Monthly Archives: January 2020


I have been working on a new release of my add-in for doing Monte Carlo simulation (and mucho more!) in Excel. You can help me by trying out xllMonte . I am still shaking down the current release so expect to run into problems. The good news is I have the release procedure mostly automated so I can get you a quick turnaround on anything that comes up.

The install process is still too complicated. You have to download and unzip both the setup.exe and xllmonte.msi files and run setup as administrator. I am using the (free)  Visual Studio Installer Project extension to create the msi file.

I’ve used this in the past and it worked fine for what I needed. Then there was a period when Microsoft wanted you to use InstallShield Lobotomiz^WLimited Edition until you find out it was pretty useless and had to pay for the Actually Useful version.

The next thing I tried was WiX. No, not that WiX, this WiX. It was a bit daunting at first, but the more I looked into it, the more impressed I was by their product. These are top-notch software engineers providing high quality tools to solve complicated problems.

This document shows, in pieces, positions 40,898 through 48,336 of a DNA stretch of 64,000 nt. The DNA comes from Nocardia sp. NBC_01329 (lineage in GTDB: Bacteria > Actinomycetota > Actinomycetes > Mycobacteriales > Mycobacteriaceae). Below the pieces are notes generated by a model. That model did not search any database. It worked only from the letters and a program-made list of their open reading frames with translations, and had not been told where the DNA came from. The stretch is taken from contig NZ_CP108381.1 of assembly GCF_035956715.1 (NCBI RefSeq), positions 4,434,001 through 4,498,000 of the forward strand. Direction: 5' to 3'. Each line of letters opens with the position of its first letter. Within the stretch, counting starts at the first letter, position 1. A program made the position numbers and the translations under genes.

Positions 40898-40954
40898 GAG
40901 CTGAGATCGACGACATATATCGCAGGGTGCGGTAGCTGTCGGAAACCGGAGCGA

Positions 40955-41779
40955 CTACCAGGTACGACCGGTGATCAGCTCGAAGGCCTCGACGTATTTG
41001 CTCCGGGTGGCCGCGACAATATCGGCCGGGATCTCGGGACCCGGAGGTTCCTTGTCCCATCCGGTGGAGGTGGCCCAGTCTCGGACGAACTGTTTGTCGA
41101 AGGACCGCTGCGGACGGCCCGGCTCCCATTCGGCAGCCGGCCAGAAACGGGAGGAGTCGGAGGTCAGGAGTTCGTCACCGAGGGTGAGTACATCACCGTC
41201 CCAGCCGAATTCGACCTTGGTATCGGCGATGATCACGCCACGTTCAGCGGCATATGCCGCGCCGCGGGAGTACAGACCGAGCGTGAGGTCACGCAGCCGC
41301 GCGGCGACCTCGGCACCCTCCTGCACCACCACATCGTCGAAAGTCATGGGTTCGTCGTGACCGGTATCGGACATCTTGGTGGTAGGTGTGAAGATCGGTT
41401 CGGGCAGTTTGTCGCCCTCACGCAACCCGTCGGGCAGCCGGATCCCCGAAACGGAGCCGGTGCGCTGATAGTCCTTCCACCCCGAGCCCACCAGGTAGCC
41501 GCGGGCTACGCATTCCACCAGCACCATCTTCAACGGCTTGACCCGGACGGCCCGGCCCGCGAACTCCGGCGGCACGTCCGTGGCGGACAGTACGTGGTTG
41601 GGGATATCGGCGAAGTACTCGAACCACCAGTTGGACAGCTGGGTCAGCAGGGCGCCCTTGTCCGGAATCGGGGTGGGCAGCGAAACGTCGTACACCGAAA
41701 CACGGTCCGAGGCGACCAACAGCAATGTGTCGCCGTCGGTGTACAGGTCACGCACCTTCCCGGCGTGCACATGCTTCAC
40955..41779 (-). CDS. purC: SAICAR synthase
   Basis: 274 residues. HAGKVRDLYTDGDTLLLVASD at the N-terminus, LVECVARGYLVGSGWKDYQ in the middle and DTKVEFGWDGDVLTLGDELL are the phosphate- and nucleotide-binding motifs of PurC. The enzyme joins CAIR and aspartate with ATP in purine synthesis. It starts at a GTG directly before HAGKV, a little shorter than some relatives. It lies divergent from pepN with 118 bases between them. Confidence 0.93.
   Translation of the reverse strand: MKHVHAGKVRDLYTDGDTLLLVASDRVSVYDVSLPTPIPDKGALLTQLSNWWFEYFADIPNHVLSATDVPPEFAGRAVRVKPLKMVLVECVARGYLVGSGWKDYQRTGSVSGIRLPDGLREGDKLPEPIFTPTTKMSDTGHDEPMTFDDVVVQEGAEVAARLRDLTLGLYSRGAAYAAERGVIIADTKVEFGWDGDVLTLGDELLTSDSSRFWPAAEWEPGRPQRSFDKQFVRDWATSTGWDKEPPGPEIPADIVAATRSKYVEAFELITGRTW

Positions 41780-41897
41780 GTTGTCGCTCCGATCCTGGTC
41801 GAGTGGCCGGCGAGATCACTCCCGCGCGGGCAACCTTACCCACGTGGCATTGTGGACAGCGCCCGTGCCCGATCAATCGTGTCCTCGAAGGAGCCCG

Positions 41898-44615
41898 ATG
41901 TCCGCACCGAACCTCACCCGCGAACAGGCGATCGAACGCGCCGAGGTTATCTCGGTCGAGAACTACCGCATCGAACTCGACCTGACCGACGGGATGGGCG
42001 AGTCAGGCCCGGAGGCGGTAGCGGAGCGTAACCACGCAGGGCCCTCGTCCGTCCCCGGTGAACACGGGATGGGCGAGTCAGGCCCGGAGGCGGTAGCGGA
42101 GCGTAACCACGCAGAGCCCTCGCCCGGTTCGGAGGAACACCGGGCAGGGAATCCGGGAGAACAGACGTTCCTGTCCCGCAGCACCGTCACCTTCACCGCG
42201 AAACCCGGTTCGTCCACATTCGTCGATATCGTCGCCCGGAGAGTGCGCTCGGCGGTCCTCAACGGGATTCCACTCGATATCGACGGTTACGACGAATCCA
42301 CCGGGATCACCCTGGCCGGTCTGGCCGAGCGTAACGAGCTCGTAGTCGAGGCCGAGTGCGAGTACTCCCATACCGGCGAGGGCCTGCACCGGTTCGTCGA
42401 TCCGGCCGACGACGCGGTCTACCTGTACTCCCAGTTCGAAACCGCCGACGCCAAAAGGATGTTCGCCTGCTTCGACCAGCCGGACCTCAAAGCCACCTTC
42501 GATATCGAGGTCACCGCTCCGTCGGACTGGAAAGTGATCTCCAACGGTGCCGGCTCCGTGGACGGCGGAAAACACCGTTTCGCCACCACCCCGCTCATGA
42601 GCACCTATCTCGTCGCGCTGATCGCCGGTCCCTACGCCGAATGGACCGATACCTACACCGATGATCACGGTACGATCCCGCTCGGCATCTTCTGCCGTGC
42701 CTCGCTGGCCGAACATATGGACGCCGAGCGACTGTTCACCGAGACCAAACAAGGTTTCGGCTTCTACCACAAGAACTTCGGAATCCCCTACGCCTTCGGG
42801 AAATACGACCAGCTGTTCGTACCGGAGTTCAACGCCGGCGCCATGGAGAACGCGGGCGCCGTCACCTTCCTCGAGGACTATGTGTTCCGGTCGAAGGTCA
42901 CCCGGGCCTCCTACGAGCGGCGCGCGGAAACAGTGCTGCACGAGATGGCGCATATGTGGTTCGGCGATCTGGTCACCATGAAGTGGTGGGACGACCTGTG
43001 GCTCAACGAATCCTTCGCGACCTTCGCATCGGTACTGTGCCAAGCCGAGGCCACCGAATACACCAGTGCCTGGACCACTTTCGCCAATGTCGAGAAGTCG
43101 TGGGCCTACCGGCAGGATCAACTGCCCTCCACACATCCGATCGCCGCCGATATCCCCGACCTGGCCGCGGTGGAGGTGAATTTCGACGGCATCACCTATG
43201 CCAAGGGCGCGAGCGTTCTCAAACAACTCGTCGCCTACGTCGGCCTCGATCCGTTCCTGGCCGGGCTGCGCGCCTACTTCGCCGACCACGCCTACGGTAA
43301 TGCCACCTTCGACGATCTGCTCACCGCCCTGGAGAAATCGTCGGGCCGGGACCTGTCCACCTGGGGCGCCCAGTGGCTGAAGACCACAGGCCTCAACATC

The Windows Installer is a big, complicated machine and I don’t claim any expertise in all of its ins-and-outs, but a msi file is just a database. You can use Orca to see and edit (don’t try this at home kids) the tables. The tables declare what state(s) you want to achieve –  e.g., where files get installed, what registry entries you need – and msiexec reads the database and executes the state machine to make that happen.

As I’ve painfully found out, the Visual Studio Installer Project does not give you full access to the Orca database. It gets worse – in Windows 10 the msiexec program runs with very low privilege. So low that you can’t even modify HKCU registry entries!

I use a Certificate Authority to sign the add-in and installer but still get the nasty warnings about installing “dangerous” software. It turns out there is a new CA in town: Extended Validation Certificates.  Money can’t buy you love, but it can buy you trust. At least from Microsoft.

For now you can run setup.exe as administrator, which then runs xllmonte.msi with appropriate privileges, and then you can get up and running.

I am not worried one iota about AI putting programmers out of work. There are an infinite number of fiddly little details that have to be solved to produce a product human beings want to use. Unless, perhaps, AI can train people to be satisfied with crappy products. We seem to be starting down that road…

Of course I’m probably missing a simpler solution. Maybe Windows Store is the right way to go.